Not Your Typical POV Clock

Persistence of vision displays are fun, and a natural for clocks, but they’re getting a little Nixie-ish, aren’t they? There are only so many ways to rotate LEDs and light them up, after all. But here’s something a little different: a POP, or “persistence of phosphorescence” clock.

[Chris Mitchell] turned the POV model around for this clock and made the LEDs stationary, built into the tower that holds the slowly rotated display disk. Printed from glow-in-the-dark PLA, the disk gets charged by the strip of UV LEDs as it spins, leaving behind a ghostly dot matrix impression of the time. The disk rotates on a stepper, and the clock runs on a Nano with an RTC. The characters almost completely fade out by the time they get back to the “write head” again, making an interesting visual effect. Check it out in the video after the break.

Our only quibble is the choice to print the disk rather than cut it from sheet stock. Seems like there has to be commercially available phosphorescent plastic, or even the glow-in-the-dark paper used for this faux LED scrolling sign. But if you’ve got glowy PLA, why not use it?

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Fail of the Week: [Caleb’s] Phosphorescent CD Player


When [Caleb Kraft] was in full production for Hackaday he pumped a pile of awesome videos. But not every project worked out. He’s been a fan of the Fail of the Week posts, and sent in his own recollection of a project gone wrong. Above you can see his phosphorescent CD player. He prototyped the project in May of last year but technical issues and looming deadlines meant it never saw the light of day. We’ll fill you in on his fail after the jump.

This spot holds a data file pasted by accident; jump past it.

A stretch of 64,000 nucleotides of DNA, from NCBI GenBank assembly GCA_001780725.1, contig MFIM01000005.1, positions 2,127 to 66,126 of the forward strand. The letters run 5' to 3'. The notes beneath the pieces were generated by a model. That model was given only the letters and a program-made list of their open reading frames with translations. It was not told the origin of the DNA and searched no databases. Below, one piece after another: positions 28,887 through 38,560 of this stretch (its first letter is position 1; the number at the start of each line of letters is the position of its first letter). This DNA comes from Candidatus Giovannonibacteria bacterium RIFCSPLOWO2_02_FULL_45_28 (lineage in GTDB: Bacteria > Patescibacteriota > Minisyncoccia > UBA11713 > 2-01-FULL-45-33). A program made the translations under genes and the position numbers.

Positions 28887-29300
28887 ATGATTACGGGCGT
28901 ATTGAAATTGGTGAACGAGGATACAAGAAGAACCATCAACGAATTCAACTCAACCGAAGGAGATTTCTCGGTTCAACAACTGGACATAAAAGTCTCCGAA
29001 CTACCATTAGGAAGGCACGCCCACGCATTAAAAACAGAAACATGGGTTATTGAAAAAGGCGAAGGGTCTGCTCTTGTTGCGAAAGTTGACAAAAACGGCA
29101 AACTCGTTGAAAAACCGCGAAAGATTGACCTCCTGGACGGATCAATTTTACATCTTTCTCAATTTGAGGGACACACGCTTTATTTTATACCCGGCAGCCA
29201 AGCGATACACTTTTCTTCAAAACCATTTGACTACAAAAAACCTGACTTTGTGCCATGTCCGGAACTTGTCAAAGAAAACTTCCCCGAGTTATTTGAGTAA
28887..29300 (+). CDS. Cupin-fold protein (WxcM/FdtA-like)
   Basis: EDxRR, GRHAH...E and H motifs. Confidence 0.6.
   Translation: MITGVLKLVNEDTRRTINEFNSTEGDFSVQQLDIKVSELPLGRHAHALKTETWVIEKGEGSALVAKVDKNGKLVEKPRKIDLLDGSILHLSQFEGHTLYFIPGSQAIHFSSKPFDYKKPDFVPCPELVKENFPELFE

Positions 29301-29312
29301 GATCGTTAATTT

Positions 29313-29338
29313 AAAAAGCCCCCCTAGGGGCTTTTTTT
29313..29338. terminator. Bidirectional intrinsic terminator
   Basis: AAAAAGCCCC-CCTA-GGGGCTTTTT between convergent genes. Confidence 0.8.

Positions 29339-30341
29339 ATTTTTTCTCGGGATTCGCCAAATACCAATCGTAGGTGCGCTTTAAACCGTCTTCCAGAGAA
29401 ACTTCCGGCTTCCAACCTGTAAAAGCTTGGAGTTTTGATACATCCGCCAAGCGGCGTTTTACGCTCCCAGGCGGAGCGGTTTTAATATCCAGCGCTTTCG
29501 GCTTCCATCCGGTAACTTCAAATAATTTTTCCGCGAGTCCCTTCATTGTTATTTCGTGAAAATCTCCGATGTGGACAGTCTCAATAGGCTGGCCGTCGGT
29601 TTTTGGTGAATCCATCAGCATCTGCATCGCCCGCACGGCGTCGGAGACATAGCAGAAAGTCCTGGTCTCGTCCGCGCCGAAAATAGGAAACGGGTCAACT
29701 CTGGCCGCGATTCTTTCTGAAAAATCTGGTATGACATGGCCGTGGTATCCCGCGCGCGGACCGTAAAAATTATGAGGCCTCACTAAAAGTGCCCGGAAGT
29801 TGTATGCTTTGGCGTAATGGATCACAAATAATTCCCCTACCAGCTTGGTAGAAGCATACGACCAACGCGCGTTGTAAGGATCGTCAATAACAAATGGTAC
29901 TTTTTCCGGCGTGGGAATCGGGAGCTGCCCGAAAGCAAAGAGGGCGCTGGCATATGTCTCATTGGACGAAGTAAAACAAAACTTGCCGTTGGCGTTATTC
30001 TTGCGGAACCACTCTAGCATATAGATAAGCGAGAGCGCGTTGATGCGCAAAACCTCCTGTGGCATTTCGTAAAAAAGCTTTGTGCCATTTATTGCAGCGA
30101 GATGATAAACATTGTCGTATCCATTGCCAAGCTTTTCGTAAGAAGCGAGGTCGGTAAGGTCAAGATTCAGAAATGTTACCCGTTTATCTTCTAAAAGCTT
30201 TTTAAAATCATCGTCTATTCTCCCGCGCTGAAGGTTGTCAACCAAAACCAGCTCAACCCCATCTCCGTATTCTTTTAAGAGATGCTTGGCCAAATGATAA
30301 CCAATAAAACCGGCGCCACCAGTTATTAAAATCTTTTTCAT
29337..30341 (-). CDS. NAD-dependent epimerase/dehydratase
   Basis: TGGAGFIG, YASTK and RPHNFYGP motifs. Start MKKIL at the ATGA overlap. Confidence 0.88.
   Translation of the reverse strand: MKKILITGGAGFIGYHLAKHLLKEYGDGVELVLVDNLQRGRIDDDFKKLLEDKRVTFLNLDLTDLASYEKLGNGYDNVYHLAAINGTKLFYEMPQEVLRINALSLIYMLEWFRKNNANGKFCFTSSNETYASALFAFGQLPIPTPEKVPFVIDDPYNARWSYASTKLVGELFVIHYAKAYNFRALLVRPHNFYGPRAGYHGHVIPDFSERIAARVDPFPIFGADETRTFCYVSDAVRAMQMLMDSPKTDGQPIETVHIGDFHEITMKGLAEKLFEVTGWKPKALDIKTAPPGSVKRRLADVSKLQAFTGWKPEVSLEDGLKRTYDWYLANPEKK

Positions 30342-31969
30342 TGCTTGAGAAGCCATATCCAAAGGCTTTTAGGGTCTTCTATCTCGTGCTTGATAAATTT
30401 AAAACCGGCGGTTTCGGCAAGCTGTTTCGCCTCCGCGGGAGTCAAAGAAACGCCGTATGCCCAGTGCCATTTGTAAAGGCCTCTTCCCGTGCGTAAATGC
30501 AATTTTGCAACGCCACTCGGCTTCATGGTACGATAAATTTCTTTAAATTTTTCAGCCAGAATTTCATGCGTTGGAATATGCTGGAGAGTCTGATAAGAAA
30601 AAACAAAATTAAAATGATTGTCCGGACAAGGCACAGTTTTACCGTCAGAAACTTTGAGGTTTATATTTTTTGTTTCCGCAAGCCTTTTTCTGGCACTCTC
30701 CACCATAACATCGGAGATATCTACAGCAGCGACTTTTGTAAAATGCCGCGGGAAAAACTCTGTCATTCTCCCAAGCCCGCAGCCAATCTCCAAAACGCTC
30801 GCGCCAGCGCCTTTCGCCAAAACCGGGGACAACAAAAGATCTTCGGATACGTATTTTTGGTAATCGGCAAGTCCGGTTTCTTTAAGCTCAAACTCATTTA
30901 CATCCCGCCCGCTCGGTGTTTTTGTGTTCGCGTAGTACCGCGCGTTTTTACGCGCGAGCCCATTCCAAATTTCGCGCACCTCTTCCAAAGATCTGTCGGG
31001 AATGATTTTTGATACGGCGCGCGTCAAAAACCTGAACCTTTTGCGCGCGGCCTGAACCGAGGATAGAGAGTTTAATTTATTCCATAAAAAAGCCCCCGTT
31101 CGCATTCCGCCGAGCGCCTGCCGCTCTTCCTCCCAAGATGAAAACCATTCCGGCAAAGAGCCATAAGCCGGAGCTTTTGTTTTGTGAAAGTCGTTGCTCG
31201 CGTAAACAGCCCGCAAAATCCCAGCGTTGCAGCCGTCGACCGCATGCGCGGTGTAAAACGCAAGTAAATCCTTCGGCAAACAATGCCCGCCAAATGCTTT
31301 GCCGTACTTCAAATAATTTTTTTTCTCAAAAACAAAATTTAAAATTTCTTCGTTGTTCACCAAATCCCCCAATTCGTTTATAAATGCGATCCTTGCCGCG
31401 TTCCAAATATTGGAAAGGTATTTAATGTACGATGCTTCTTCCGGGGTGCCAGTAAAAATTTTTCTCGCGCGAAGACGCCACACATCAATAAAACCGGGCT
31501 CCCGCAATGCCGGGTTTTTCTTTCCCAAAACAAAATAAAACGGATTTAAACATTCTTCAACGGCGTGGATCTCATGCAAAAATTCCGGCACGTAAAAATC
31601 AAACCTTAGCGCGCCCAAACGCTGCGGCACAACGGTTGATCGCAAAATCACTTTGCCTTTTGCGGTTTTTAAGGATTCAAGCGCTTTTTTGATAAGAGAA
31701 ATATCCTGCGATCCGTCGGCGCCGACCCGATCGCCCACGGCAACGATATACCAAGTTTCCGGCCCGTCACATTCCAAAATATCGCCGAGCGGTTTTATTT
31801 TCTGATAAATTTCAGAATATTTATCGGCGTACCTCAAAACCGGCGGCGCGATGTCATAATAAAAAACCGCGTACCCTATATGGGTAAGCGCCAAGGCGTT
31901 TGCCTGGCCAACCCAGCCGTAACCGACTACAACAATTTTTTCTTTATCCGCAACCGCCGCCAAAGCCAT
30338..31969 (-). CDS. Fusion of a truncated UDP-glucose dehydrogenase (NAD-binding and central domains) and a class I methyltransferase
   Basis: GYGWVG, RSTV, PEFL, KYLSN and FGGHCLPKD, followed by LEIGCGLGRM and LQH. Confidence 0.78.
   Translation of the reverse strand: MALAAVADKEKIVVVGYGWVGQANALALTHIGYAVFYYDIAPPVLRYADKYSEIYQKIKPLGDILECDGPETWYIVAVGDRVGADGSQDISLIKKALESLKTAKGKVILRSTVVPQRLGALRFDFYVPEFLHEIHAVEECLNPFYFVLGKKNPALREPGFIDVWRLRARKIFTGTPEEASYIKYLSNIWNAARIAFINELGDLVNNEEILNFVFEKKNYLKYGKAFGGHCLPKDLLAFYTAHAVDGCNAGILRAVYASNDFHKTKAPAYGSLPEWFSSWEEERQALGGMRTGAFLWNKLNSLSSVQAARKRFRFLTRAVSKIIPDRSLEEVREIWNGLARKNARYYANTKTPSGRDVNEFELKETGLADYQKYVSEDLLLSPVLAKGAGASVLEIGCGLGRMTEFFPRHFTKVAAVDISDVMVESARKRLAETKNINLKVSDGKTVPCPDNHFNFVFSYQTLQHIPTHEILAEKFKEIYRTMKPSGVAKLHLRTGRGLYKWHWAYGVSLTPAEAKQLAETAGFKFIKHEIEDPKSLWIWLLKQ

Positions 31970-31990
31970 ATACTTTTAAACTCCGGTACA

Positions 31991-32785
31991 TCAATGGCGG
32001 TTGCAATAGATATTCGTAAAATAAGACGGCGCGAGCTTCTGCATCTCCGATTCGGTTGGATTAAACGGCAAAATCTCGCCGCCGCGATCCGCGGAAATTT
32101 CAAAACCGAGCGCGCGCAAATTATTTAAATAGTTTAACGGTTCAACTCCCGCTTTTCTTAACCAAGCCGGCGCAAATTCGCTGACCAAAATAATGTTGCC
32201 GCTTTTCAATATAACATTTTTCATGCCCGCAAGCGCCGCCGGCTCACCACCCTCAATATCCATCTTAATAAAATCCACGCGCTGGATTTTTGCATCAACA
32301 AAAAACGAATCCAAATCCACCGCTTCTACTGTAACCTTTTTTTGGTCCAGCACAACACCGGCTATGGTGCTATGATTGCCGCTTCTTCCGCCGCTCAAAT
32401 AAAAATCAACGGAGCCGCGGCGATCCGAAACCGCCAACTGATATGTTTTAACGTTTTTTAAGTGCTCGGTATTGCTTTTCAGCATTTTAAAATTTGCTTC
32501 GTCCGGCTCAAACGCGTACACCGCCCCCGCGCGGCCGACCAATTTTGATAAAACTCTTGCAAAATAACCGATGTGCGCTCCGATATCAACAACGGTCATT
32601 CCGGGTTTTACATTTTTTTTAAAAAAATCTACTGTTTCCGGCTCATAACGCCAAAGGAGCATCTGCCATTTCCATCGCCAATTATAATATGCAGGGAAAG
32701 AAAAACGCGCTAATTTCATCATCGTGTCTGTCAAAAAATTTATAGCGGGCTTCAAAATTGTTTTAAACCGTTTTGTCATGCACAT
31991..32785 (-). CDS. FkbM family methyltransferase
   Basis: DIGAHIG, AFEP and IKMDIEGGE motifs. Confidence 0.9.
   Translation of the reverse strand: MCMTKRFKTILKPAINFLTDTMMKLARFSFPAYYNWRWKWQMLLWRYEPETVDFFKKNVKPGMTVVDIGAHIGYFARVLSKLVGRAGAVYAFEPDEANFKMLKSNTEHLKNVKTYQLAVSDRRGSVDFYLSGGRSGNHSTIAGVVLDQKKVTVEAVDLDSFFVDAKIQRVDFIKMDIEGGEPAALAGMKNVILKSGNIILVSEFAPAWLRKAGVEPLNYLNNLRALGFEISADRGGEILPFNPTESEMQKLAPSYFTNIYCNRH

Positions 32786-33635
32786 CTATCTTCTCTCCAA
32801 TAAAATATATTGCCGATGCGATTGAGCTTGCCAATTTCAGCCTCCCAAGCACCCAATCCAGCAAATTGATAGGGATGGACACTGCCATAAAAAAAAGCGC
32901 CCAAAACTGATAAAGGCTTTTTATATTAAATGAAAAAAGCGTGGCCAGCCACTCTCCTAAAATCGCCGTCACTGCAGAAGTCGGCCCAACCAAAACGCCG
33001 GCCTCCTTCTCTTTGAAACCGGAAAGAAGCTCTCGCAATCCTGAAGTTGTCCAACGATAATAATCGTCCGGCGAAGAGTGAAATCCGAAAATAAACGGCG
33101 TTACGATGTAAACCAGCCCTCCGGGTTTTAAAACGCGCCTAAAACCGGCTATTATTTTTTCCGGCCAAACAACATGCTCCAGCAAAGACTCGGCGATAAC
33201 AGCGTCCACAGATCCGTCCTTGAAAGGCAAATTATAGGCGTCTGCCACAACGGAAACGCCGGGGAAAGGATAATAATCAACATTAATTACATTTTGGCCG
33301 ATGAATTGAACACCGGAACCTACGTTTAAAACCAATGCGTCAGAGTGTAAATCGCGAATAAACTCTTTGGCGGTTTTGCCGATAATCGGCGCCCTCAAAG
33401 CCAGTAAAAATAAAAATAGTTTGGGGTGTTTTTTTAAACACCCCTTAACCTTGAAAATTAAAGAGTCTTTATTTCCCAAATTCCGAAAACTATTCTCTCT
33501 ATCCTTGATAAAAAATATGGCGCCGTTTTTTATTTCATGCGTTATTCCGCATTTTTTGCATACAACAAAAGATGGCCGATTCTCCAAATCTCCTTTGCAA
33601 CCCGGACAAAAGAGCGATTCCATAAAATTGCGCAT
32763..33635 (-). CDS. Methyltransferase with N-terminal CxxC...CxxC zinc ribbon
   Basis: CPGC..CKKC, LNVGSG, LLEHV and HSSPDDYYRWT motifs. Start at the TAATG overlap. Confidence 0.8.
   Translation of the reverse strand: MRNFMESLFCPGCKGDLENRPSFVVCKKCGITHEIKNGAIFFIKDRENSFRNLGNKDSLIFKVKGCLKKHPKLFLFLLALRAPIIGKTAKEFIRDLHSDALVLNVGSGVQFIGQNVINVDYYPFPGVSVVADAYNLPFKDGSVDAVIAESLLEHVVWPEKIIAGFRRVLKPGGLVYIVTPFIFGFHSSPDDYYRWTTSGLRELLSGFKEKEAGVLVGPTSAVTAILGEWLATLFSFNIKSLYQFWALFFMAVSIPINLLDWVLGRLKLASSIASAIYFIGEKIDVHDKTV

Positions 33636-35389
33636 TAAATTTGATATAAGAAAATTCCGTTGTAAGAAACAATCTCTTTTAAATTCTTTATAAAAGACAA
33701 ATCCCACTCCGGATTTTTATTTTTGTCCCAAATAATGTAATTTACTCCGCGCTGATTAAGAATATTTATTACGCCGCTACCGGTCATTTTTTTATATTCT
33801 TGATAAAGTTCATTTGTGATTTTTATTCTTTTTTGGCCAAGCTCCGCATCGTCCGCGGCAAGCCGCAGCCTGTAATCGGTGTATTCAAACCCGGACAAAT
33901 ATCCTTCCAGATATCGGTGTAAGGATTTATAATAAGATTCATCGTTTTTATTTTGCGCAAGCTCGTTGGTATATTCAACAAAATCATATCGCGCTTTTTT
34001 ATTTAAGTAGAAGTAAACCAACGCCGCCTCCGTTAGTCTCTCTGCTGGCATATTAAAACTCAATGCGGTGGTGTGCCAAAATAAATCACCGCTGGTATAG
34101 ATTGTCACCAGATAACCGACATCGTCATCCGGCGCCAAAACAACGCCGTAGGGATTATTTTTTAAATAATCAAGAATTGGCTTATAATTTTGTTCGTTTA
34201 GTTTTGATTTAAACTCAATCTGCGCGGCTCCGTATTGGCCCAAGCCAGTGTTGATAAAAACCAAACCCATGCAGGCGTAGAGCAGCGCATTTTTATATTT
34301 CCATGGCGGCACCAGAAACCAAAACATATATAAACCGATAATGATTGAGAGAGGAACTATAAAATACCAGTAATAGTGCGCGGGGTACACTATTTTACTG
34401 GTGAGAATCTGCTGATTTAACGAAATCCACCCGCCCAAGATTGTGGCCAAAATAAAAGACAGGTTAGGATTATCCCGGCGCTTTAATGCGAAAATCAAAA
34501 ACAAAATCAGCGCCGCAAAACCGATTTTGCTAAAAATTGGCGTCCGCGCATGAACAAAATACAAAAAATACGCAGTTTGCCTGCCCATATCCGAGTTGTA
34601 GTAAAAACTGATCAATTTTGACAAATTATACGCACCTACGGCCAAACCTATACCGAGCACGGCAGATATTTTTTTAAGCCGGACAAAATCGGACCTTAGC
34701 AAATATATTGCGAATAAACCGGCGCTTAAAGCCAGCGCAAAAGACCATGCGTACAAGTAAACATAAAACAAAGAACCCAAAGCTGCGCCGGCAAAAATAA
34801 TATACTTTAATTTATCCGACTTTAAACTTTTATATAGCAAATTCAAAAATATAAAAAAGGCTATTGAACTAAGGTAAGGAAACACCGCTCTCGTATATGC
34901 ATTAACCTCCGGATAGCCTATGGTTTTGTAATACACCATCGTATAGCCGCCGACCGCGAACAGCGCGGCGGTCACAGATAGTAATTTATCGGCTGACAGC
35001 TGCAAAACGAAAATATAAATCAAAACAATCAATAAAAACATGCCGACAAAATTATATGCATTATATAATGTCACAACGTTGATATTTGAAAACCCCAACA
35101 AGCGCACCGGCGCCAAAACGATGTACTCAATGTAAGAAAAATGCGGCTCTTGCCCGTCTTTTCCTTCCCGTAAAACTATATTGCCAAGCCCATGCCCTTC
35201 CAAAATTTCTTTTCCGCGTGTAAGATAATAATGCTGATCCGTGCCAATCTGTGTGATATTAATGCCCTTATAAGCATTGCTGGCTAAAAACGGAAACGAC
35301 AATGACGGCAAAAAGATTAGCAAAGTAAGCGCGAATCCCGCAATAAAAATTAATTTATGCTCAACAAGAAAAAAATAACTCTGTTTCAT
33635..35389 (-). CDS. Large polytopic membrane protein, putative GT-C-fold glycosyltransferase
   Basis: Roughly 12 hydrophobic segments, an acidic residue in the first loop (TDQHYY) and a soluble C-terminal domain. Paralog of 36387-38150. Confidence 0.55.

Editor’s note: We need more tips about your own failure! There are a handful of submissions left in our reserves, but to keep this topic as a weekly column we need help tracking down more failed projects. Please document your past failures and send us a link to the write-up. If you don’t have a blog to post it on you may do what [Caleb] has done and email us directly. Remember to include any images and links to video which you may have.

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Laser charged glowing display

Here’s one of the best takes on a glowing display that we’ve ever seen. Currently [H] is using his creation as a fuzzy clock, but it is certainly capable of displaying just about any messages.

The project uses a wheel of luminous paper as the display surface. This has a glow-in-the-dark quality to it which can be charged up using a bright light source. In this case a UV laser diode was used. This is perhaps the best possible source as its intensity will allow for very quick charging. The innovation here is the use of a second disk as a stencil. Look closely in the image above and you will see that the laser diode is mounted perpendicular to the display surface itself. A mirror reflects — and we believe slightly spreads — the laser dot. It then passes through a cut-out on the black wheel which is shaped as the desired character. As you can see in the video after the break, this results in a crisp and clear glowing letter.

Compare this project to the one that moves the diode itself like a plotter and we think you’ll agree this is a simpler implementation which still looks great!

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Laser-charged glow in the dark message board

This entry in the Red Bull Creation contest uses a laser to charge up a glow-in-the-dark message board. The concept is something we’ve seen several times before. Since light can excite a phosphorescent surface, moving pixels of light over that surface leaves a fading trail. Most recently we saw a spinning ring message board. This contest entry is different in that the board is stationary and the print head moves.